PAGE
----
IL Workers Compensation – What Is Long Haul Covid Worth?

Hundreds of millions of Americans have gotten Covid since February of 2020.  The perception of a lot of people out there is that while sadly it has killed around a million people, most people get sick and then better after a couple of days or weeks or have no symptoms at all.  The reality is that millions of people are dealing with long-haul Covid symptoms.

Long haul Covid symptoms can alter your life.  These problems include:

  • Lost of taste or smell
  • Shortness of breath
  • Fatigue
  • Continuous fevers
  • Joint and muscle pain
  • Headaches
  • Brain fog
  • Anxiety

For some people, these symptoms last for months and begin to fade away. For others, they haven’t gone away and doctors aren’t sure if they ever will.

While Covid is everywhere, if you worked in a setting where it’s more likely than not that you got infected from your job, you might be able to bring a workers’ compensation claim. We are seeing a lot of nurses, hospital workers, factory workers, and others who are having trouble recovering.  A recent caller to my office has been off work since September with long-haul symptoms that have changed her from a happy-go-lucky person to someone who has trouble getting out of bed. She used to run marathons and now gets fatigued while grocery shopping.  She is having trouble remembering things and is suffering from depression.

She wanted to know if she could have a workers’ compensation case and while she didn’t ask what that is worth, we’ve been asked that many times by others.  Like all Illinois work accidents, the value depends on the case facts.

In this instance, there is no way to know what the case will be worth. Currently, the focus should be on getting her paid for her time off of work and making sure that she gets the medical care that she needs at no cost to her.  She was around Covid patients all day on the job, so a very credible argument can be made that she is entitled to work comp benefits. And since she’s been off since September, she should be retroactively paid for her time off work. So while we don’t know what the case is worth right now, it does appear that she’s owed tens of thousands of dollars right now along with ongoing payments going forward.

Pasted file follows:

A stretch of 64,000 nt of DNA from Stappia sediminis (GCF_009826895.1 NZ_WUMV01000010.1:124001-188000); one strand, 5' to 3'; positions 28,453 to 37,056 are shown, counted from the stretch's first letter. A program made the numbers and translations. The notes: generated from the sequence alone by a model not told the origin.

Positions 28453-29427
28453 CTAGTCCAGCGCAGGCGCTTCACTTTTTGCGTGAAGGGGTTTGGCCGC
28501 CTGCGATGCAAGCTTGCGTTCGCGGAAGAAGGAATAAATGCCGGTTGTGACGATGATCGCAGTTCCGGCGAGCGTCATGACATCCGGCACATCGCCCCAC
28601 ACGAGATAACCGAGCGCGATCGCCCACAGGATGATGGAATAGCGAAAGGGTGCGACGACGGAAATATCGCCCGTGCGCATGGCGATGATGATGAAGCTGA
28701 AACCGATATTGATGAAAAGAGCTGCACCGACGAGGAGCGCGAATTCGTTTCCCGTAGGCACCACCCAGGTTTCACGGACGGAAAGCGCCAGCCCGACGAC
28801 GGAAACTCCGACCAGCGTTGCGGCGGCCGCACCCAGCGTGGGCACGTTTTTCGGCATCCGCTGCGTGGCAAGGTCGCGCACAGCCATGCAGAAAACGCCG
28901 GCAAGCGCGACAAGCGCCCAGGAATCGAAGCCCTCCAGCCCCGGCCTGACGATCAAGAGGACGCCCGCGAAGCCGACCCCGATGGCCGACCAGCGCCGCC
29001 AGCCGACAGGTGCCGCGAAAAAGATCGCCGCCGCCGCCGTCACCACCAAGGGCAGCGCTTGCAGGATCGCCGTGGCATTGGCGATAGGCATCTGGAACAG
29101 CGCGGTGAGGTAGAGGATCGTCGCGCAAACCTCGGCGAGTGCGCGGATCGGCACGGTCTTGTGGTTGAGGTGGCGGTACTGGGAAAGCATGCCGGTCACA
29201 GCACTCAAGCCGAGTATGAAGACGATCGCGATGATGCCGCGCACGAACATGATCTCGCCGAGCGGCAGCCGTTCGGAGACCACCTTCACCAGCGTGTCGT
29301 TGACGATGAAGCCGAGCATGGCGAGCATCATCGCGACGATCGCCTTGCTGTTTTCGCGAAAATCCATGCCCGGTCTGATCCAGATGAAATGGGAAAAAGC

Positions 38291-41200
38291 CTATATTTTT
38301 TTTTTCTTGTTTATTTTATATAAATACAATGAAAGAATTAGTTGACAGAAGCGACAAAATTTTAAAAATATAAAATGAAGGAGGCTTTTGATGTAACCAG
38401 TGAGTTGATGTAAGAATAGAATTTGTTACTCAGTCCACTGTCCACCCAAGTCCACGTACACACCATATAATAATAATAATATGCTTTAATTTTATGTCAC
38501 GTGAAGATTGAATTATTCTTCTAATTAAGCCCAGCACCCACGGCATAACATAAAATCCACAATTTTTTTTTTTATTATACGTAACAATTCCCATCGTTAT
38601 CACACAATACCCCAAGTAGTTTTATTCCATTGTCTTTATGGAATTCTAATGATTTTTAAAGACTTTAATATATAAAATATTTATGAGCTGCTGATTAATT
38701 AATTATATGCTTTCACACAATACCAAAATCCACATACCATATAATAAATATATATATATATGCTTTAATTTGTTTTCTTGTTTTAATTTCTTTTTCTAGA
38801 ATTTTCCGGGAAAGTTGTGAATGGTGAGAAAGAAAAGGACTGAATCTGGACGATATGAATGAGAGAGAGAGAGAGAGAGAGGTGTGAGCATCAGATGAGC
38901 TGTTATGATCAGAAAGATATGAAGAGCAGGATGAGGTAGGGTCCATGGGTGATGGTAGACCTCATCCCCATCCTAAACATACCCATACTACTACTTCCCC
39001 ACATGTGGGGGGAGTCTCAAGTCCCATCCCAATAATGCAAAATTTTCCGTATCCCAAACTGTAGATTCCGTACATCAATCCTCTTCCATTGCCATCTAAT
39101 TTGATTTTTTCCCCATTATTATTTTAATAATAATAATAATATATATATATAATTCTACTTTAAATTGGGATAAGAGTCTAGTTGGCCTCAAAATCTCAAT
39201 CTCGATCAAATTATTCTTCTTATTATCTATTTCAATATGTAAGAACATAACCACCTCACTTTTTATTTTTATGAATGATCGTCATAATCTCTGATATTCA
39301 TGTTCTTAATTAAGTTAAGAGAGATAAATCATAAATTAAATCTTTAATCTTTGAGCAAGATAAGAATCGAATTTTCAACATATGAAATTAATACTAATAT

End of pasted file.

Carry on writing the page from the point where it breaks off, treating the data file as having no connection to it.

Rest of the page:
Ultimately the value of this case or any other depends on what recovery is made and can she get back to work? Nobody knows if there will be a treatment that can make long-haul symptoms go away or if this is how life is going to be forever. But eventually, a doctor will state if it’s likely she will ever recover or not, and brain scans and other tests can determine if she has permanent organ damage.

When you can’t perform any work, you are considered to be permanently and totally disabled. You can continue to receive weekly benefits for life or pursue a settlement that would be a larger lump sum, but end the weekly benefits.  How much you’d get would depend on what your wages are and what your life expectancy is along with your need for future medical care. So a 35-year-old who can never work again would likely get more than a 50-year-old who made a similar amount.  While I can’t give exact dollar figures to you, it’s usually somewhere in six figures.

You also would likely be entitled to a significant sum for future medical care which also could be in the six figures.  If they don’t want to provide that to you, you may be better off not settling your case and keeping your medical rights open.

There are two important things to know about the value of these cases.

1. Insurance companies don’t just give money away. Some will try to get you to settle before you should in order to save money on your weekly benefits and medical needs. Others will come up with bogus defenses. I can promise you that you’ll almost always get more money with an attorney than without.  It would be a terrible idea to not have representation when you have a significant injury. Beyond the money, a lawyer increases your chances of the best medical care.

2. If you can’t return to work for at least a year, you are eligible for social security disability benefits.  Those payments get reduced in part by your workers compensation checks. When settling the case, it’s very important that your lawyer use what is known as spread language. Basically, even though you will get a one-time, big lump sum payment, the contract will be written in a way so your social security doesn’t get eliminated or reduced more than it should.

We have helped hundreds of injured Illinois workers suffering from Covid related problems. If you’d like to speak to an attorney for free about this, please contact us any time at 312-346-5578. Our team of attorneys helps everywhere in Illinois.

When You Are Hurt At Work But Don’t Pursue Workers’ Compensation Benefits

Most people who get injured at work have a process that goes like this:

1. Have an injury on the job.

2. Report it to your boss who files a claim with their work comp insurance.